__Rule of Money__. In the book I explain that Supply and Demand theory is limited in that it is only a two factor function, quantity and customer interest at a specific price. The reality of the world is that there are numerous factors affecting the quantity of a product brought to market and the equally complex and diverse decision by consumers to buy a particular product.

I introduced N Theory, because Supply and Demand theory no longer reflects the reality of the diverse worldwide market for products. Supply and Demand theory, also, does not reflect the differences in customer perspectives. N Theory takes the economic prediction out of the office and makes it a recording of a purchase transaction. The moment of a market transaction is the N Theory event. It is when a consumer agrees to an offer made by the retailer.

A merchant will set prices based on when a successful transactions occurs. If the merchant sells 10% of his product stock in the first week he will probably lower his prices in the third week depending on his projected turn. Likewise, if he sells 80% of his product stock in the first week, he will increase his product order the following week and raise his prices when new product stock arrives. Obviously, the decisions the merchant makes is much more complicated. Trying to predict the merchants decision with a mathematical equation is impossible, but what is possible is to record the marketplace results and select a product pricing strategy for the next batch. Briefly, that is what N Theory is about.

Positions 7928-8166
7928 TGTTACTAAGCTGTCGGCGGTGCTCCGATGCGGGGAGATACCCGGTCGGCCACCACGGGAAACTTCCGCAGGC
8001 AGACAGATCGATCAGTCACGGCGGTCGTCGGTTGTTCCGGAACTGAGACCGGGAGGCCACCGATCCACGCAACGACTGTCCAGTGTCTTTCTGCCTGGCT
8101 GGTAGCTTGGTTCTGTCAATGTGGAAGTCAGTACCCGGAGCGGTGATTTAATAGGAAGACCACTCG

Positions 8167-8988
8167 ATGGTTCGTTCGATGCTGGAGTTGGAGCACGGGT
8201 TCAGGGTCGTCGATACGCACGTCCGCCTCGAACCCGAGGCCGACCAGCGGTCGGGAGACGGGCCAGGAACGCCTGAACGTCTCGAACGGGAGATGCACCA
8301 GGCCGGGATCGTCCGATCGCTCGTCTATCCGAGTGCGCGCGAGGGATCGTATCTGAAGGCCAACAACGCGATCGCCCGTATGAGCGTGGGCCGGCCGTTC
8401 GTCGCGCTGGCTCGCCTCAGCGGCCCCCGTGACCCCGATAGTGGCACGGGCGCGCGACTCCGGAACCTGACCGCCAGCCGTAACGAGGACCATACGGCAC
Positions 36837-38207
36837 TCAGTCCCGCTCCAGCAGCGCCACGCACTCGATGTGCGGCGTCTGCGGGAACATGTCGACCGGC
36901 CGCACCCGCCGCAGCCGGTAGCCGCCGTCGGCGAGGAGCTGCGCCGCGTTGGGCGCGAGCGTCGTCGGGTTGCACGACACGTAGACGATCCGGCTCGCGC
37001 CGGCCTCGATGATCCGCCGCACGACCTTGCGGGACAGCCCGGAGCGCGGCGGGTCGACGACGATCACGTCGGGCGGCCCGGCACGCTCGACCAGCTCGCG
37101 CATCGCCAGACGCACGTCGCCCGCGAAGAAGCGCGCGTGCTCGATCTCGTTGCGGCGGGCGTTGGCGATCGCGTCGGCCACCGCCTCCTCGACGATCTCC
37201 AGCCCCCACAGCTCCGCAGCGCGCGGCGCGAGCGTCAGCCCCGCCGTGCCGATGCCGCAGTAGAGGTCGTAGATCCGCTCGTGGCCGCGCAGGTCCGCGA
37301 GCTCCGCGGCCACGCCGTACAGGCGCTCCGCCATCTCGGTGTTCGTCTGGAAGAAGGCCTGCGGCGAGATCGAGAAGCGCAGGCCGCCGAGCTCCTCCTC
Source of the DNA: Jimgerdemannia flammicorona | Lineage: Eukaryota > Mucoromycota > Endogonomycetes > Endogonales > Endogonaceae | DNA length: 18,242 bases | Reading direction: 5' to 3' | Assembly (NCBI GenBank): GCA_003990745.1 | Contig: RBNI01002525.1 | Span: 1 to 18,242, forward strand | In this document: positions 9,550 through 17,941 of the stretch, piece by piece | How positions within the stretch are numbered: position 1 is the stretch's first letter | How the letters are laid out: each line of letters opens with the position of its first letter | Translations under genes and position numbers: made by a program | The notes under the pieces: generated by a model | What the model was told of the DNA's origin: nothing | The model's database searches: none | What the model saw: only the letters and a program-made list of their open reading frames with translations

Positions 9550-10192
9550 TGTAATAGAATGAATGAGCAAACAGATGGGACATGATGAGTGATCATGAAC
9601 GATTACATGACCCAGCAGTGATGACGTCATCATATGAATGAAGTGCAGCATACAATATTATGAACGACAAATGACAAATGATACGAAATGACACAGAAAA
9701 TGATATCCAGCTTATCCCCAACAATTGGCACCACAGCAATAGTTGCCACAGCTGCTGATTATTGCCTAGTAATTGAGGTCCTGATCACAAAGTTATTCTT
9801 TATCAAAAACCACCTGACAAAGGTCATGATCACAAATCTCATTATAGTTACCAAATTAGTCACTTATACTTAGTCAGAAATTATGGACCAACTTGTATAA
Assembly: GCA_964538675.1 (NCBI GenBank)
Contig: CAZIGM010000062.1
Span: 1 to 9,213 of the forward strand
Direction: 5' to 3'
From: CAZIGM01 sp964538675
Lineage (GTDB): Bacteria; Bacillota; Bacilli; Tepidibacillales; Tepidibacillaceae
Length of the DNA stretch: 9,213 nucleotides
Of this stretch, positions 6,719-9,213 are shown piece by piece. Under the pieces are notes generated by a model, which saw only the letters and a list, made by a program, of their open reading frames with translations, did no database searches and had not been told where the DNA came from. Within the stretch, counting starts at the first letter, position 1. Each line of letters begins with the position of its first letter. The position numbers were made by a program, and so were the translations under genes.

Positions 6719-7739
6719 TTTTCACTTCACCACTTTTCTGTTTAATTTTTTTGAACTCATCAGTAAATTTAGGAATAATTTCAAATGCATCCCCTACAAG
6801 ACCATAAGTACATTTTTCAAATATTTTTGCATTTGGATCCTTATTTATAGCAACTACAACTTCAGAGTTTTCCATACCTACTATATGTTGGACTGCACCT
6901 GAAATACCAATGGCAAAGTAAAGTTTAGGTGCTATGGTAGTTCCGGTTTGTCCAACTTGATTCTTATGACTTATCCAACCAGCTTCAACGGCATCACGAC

Supply and Demand theory is not discarded in N Theory, but its role as the foundation of economic process is challenged. Supply and Demand theory is just one among among hundreds of factors that affect product pricing. It is time for Supply and Demand theory to step down from its pedestal and find its place among the average run-of-the-mill everyday factors.

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